Thank you for reading the Observer. Our first articles of the academic year capture an uneasy world of emerging threats and destabilizing alliances.
Developments in Australia and Taiwan have yanked the center of global conflict toward the Eastern Hemisphere. Angus Soderberg ’22 breaks down the implications of the AUKUS agreement between Australia, the U.K., and the U.S., while Aaron Meuser ’22 follows escalating Chinese encroachment on Taiwan‘s airspace and what options the U.S. has to respond.
Turning to Europe, Hayden Toftner ’22 explores a spat between Poland and the E.U. which tests the boundaries of the legal domains claimed by the latter. James Butler ’23 ponders the parallels (and intersections, and perhaps perpendicularities) between American and British executive politics, considering electoral implications for Labour’s PM candidate Keir Starmer.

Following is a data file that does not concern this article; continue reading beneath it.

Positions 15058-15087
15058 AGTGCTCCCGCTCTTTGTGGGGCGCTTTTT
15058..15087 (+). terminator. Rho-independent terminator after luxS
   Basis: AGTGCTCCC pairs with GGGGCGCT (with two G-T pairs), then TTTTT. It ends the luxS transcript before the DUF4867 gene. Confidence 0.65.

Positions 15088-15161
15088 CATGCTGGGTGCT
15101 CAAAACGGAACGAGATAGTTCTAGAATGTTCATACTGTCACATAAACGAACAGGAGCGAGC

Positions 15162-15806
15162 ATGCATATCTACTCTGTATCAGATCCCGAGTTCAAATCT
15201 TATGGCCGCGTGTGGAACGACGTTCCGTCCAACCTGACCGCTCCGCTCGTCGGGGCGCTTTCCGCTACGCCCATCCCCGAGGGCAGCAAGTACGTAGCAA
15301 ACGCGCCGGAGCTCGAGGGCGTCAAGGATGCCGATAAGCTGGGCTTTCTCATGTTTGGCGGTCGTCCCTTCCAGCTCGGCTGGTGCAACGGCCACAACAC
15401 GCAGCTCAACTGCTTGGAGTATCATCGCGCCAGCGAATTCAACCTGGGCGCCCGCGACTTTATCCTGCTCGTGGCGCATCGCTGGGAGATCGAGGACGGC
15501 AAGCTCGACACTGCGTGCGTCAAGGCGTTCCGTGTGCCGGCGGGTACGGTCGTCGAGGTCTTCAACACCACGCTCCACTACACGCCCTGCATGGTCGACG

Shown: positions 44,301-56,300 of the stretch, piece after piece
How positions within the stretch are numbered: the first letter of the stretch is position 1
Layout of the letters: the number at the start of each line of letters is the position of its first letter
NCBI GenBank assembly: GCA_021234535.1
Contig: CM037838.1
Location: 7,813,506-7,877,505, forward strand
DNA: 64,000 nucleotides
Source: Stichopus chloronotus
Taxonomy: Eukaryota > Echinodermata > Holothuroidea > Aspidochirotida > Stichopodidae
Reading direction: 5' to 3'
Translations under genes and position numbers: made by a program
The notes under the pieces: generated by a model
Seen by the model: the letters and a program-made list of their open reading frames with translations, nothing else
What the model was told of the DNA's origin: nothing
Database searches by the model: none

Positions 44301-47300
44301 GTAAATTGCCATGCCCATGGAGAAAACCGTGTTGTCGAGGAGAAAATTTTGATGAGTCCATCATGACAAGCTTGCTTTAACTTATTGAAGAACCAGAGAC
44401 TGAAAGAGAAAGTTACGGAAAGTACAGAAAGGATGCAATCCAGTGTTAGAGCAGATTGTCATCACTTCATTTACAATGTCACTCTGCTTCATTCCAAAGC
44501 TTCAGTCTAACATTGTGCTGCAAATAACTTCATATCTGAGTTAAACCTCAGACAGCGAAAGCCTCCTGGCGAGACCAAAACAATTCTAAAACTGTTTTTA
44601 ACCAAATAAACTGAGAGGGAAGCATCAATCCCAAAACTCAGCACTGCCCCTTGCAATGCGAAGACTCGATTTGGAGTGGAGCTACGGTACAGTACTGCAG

As President Joe Biden flounders at COP26, Evan Wagner ’22 points to an American political culture increasingly driven by resentment and backlash in which a few legislators seek to kneecap the national government for electoral gain. Finally, after the U.S. made a debacle of its Afghanistan withdrawal over the summer, Alex Mormorunni ’25 dissects the prevailing counterinsurgency method of “hearts and minds,” highlighting its ineffectiveness throughout its history.
If you enjoy these articles, consider sharing them with others who would appreciate them. And stay tuned for a second batch, along with a print edition including all the semester’s articles, in December.
Evan Wagner and Skylar Bennett, co-editors